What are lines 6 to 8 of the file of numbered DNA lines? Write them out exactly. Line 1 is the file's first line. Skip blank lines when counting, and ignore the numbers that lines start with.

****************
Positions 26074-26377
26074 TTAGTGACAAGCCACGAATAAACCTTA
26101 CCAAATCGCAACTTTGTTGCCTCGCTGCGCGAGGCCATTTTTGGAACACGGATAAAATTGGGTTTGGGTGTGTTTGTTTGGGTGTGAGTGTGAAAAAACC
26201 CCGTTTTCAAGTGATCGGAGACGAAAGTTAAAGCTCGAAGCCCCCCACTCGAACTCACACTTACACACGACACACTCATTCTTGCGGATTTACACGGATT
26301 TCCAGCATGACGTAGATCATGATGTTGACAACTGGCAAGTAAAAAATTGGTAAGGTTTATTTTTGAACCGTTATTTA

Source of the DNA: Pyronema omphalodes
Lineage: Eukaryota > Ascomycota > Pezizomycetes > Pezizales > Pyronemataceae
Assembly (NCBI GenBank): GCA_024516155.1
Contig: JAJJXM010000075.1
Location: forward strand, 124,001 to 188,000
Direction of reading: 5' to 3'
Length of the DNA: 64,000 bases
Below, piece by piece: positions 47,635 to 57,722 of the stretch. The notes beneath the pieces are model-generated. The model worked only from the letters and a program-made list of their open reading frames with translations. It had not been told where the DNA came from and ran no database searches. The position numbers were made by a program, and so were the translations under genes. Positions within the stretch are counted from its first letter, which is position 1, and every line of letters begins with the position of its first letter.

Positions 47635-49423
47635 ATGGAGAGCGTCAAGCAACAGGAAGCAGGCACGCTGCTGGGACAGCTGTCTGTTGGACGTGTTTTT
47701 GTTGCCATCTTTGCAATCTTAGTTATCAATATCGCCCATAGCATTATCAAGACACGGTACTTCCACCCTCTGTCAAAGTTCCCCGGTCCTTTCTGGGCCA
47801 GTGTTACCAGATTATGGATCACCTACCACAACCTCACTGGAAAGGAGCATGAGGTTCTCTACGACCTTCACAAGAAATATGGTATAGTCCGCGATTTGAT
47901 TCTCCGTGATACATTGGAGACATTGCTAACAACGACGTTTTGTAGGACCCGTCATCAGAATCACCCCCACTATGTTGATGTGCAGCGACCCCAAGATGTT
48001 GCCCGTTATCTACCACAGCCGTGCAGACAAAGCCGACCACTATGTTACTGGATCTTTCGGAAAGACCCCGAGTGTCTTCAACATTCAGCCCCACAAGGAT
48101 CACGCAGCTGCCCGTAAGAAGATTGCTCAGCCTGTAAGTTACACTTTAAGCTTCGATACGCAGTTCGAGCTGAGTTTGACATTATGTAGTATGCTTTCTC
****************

Source of the DNA: Pyronema omphalodes
Lineage: Eukaryota > Ascomycota > Pezizomycetes > Pezizales > Pyronemataceae
Assembly (NCBI GenBank): GCA_024516155.1